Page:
That’s me on the left and Jeff on the right, in case you didn’t know. And with everything that picture represents, I think this one is more important to me.
That’s Jeff’s son Talon in the foreground and my son Mason in the background. If that’s not full circle, I don’t know what is.
I like to gauge my adventures based on the number of friends I walk away with, and if that’s the case, then this hobby was a success. I’ve asked dozens of people for advice and help and I’ve passed on everything I’ve learned to anyone who has asked — so, to everyone who has lent me a hand over the years, thanks, and to everyone I’ve helped over the years, you’re welcome. ;)
I’m not totally getting out of the hobby, but I will be making a personal change from “that guy who owns 30 games” to “some guy who owns 3″. There’s a part of me that feels like I’m dumping part of my identity — I mean let’s face it, telling people “I’m the guy that used to own a lot of arcade games” isn’t nearly as impressive as inviting people over, opening the door to the arcade, and watching their jaws drop.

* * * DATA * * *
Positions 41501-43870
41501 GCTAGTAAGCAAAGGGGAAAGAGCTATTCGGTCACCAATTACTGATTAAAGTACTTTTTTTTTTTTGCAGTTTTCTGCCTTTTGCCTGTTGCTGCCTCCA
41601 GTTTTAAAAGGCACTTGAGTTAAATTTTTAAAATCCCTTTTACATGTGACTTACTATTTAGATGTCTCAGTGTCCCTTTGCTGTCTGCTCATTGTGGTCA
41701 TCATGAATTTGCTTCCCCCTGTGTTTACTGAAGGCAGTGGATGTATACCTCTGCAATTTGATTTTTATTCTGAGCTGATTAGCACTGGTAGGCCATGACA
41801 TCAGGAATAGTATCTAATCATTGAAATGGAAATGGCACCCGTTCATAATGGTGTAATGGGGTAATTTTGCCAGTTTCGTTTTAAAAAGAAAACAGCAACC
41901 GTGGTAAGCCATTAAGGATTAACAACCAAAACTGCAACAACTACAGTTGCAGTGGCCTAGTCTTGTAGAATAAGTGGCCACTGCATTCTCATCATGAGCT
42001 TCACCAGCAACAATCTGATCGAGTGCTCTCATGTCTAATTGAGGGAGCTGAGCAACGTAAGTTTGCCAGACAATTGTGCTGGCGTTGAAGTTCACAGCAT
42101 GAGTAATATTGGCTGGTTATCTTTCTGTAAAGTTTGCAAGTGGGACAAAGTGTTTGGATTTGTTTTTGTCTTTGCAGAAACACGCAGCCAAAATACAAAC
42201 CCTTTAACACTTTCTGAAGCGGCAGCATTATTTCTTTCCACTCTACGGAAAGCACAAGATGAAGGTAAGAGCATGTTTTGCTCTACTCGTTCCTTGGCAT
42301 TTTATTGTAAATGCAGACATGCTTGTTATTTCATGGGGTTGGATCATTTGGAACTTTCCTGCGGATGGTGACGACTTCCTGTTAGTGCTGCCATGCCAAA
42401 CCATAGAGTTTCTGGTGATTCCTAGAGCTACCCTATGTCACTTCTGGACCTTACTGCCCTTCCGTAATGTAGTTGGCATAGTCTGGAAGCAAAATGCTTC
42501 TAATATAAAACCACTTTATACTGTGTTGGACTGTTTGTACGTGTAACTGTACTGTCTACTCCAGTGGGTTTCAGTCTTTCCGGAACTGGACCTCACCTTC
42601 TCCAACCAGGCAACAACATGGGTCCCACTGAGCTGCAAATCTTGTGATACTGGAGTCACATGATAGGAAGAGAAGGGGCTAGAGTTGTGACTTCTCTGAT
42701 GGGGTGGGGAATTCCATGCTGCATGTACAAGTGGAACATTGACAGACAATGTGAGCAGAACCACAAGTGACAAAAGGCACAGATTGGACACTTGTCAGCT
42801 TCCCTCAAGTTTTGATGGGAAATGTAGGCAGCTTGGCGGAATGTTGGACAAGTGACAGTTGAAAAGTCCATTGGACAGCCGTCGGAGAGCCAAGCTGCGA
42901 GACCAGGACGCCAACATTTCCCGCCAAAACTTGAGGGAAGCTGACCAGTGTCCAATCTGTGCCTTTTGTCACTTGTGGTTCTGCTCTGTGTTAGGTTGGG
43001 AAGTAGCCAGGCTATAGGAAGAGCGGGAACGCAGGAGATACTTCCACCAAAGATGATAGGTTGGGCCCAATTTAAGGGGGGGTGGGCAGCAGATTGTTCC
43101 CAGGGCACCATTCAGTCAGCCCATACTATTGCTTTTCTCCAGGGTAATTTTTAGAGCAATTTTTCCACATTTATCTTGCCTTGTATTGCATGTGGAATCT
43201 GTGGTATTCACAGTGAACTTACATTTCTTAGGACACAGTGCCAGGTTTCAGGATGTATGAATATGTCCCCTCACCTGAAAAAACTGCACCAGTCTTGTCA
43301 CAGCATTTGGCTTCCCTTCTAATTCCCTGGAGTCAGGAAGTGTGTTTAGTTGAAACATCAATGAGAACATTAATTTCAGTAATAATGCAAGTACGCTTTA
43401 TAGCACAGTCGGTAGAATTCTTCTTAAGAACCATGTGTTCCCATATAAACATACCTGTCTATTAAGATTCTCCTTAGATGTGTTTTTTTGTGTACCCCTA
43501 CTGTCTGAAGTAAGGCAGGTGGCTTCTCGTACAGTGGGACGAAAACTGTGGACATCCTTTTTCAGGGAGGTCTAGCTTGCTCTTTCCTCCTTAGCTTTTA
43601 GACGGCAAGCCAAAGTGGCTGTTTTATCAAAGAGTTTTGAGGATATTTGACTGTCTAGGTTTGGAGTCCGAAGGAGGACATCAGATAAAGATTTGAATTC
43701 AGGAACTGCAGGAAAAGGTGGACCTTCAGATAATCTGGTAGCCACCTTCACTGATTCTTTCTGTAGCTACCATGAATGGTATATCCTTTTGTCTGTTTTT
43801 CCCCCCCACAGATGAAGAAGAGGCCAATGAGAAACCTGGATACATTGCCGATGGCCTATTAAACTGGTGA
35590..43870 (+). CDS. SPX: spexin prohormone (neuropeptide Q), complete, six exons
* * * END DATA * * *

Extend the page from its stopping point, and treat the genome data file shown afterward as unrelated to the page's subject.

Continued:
As I explained yesterday, the loss of my building means the loss of this hobby, at least for now. There are big parts of me that are a bit thankful for this. At some point, this hobby took on a life of its own. Over the past few years I have definitely spent more time working on my machines than I have playing or enjoying them. As a kid these giant hunks of wood seemed indestructible. Today, having worked on so many of them, they seem more fragile than they should That’s what I get for buying low end games. Had I stuck to buying one or two at a time and fixing them up before buying more I probably wouldn’t have burned out the way I did.
It’s tough to love and loathe something at the same time, but I managed it.
My immediate plans are to sell the games that are working and in good condition, and either fix or part out the rest. I waited just a tad too long to try and pull this off. (A month before Christmas would have been perfect, but … eh, hindsight.) Each buyer will probably have to endure my stories of how and where I obtained each cabinet one last time, and the selling of the cabinet will get appended on to the end of those stories.